And before we excuse you this afternoon, I do need to double-check with the parties. But anything that anybody wanted to take up with the Court?
(There was no response by any jury member.)
THE COURT: Well, I appreciate very much your patience. Obviously, this is something that was not what I would have planned for your morning this morning, or mine neither [sic] for that matter. But I’ve done what I believe it was necessary for me to do, and I’m trying to get all our “ducks in a row” so that we can get this case concluded. So bear with me, I should be able to tell you maybe within 15 minutes or so whether or not you can go on home, and we can get this case to the jury tomorrow morning hopefully.
Okay. All right. Thanks for your patience, jurors.
Trial Tr. at 874-77.
The judge then returned to chambers to meet with Atwood and the parties’ attorneys. The court reporter read back the record that had been made when the judge met with the jurors, after which defense counsel left the room and conferred for about five minutes. When defense counsel returned to the room, the following record was made:
MR. SISSEL: I guess, Judge, we would – we would like to make a brief record. Obviously, we were opposed to the jury having any knowledge of this – this information and – to begin with, putting them in a position of having threats against their life or their safety. And I think now that this has been done, it’s tarnished, spoiled the jury panel.
You know, they’re going to see all the extra security, knowing about the metal detectors being involved. It tells you, obviously, someone – the potential of someone carrying in a weapon of some sort, or at least trying to – the security trying to – to avoid that happening. I think that this is going to put undue pressure on them.
I know that before the Judge – before the Court went up to talk with the jurors I think we all kind of agreed that there was going to be a statement read and then leave an open forum. My understanding of reading the thing that the jury didn’t respond, or didn’t have any questions regarding that. I think – And whether that’s our fault for not being present in the situation, was unable to see the reactions, the demeanor to the jury members when this was told to them, you know, I kind of think it puts –
And this Court has – has put itself in a position where – potentially becoming a witness in this thing because we don’t know if – I mean, there’s a statement in there that they could – have to sit around – if they have any questions, they have to sit around until we can answer them, if the Court wasn’t on its own being able to answer the questions for them.
They have been sitting there since – well, at least ten o’clock this morning, and it’s now 2:30ish. You know, I don’t know what’s going through their minds. And it’s my understanding the Court is going to release them to go home without any further sequestration. We’ve addressed the media. We have addressed the public.
This is, obviously, going to be something that is going to be of utmost concern to these people. And I think that by submitting this case to this, jury it’s going to – it’s going to unfairly prejudice Mr. Atwood.
I think the jury is going to have in the back of their mind, obviously, let’s get this thing over with, let’s get this guilty verdict on file, and get out of here. I know there’s no indication as to what the threats were or any other indication as to whether there was any coercion one way or another about a verdict.
But, you know, I just think in a criminal case, and especially in a situation like this, it’s – it’s obvious that that’s what – that’s what is expected out of these people is a guilty verdict. And I think at this point we have – we have spoiled this jury to the point where any admonitions, any further acknowledgment of the threats, any further questioning of this jury is going to do nothing more than put them in a very pressured situation in which they’re not going to be able to decide this case based solely on the evidence.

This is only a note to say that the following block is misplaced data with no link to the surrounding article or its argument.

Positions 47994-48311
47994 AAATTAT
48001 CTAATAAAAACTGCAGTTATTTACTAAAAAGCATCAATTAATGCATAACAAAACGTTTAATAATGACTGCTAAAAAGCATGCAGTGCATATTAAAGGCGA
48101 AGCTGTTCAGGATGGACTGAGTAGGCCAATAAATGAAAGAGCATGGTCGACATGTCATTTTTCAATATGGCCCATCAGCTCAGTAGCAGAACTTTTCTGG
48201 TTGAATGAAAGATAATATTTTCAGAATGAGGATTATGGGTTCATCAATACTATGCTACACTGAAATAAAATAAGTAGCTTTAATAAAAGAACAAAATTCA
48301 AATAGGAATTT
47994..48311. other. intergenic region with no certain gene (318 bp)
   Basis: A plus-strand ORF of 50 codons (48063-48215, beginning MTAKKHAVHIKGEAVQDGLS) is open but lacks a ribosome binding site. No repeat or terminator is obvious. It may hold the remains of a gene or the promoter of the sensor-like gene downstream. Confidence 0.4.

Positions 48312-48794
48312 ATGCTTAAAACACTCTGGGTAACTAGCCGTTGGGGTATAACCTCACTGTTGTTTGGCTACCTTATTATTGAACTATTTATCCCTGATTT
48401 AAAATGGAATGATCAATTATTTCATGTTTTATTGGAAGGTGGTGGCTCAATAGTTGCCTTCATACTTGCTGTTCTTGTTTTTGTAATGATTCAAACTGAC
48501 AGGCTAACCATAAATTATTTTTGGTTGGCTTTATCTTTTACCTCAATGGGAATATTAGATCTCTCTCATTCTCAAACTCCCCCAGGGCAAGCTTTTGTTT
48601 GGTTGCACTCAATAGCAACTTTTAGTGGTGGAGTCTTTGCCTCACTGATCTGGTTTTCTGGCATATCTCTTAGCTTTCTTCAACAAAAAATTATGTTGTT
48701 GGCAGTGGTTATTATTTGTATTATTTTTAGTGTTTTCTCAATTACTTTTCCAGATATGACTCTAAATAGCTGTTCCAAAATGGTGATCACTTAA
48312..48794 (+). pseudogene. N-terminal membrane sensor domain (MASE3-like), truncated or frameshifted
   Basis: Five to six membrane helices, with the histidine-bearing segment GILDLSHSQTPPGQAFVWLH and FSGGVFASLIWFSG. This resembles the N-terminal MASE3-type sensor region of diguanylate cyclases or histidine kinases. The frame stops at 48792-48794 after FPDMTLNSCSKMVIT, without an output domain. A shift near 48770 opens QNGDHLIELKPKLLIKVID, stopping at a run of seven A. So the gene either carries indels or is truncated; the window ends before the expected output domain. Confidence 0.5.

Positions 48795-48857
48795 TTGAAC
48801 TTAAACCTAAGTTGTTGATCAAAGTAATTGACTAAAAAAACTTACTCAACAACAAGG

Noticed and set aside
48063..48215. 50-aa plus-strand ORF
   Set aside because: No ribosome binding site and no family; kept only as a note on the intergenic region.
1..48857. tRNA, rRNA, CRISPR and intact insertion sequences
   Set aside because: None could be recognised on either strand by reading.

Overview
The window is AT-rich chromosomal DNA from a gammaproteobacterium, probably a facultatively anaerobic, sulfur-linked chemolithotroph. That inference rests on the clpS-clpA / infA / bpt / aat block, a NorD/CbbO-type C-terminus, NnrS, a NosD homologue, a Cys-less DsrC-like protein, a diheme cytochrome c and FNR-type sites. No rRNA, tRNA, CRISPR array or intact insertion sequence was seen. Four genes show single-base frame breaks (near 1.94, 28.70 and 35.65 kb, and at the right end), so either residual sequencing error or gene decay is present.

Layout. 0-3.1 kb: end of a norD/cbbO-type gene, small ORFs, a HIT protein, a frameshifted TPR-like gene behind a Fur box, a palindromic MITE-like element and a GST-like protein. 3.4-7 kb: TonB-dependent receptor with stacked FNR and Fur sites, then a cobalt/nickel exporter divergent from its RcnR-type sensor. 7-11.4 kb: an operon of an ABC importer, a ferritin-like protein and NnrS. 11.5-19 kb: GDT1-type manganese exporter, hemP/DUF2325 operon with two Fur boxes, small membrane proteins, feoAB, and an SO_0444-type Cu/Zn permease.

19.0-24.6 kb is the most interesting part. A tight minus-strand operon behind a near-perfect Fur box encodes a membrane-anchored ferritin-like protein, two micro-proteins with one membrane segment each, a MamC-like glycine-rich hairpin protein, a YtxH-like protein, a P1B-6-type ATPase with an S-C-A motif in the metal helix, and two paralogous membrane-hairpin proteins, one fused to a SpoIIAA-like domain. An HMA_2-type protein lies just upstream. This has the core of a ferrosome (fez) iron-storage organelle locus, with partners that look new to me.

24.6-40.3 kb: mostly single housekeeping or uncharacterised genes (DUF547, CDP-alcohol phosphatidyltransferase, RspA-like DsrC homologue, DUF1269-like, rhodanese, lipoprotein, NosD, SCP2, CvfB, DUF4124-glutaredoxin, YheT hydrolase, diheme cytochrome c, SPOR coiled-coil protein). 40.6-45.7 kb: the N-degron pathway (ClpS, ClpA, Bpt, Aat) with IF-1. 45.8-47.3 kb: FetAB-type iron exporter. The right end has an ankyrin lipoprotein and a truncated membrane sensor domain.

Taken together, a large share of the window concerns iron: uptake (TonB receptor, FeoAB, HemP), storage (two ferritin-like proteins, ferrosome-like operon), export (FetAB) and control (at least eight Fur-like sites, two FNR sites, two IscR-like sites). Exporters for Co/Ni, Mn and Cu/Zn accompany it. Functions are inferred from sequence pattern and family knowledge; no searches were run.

And there’s going to be outside factors. And I just don’t think that is going to allow Mr. Atwood a fair trial at this particular moment.
THE COURT: Mr. Denton.
MR. DENTON: Your Honor, I believe that the record so far supports the fact that the jury should be able to decide this case on the merits. The additional security precautions are something that, if we had received a threat, I think we would all agree we would want to put those into place.
We have discussed this case before that perhaps we ought to have had those anyway. Now, actually, the conduct of the parties – of the spectators in this case has been exemplary on both sides I think. I have seen nothing on the part of either – either of the – And this clearly is a case where you have a division and sort of two identifiable sides and families. And up to this point that conduct has been exemplary.
So there really has been no need for security. But I think adding the security might have created the sort of speculation to the jury without being told something that might have been more harmful than not telling them anything.
So under the circumstances – They have been told we got an anonymous call. I think they understand that probably it’s just a crank call they can ignore; and I think, under the circumstances, we made an adequate record. They can come in tomorrow morning, we can argue the case and submit it to them. And I think we can still get a fair verdict from the jury.
THE COURT: All right.
MR. SISSEL: I would – If I could just – You know, I would emphasize to the Court that, you know, none of us know[s] what’s going on in those jurors’ minds. Obviously, no one spoke up to the Court when they were addressed. Whether they wanted to get out of there after sitting in there all day, whether they didn’t want us to say anything, I don’t know. But to put them in a position at this point of telling them there’s been threats, I just don’t think the jury is going to be able to be fair.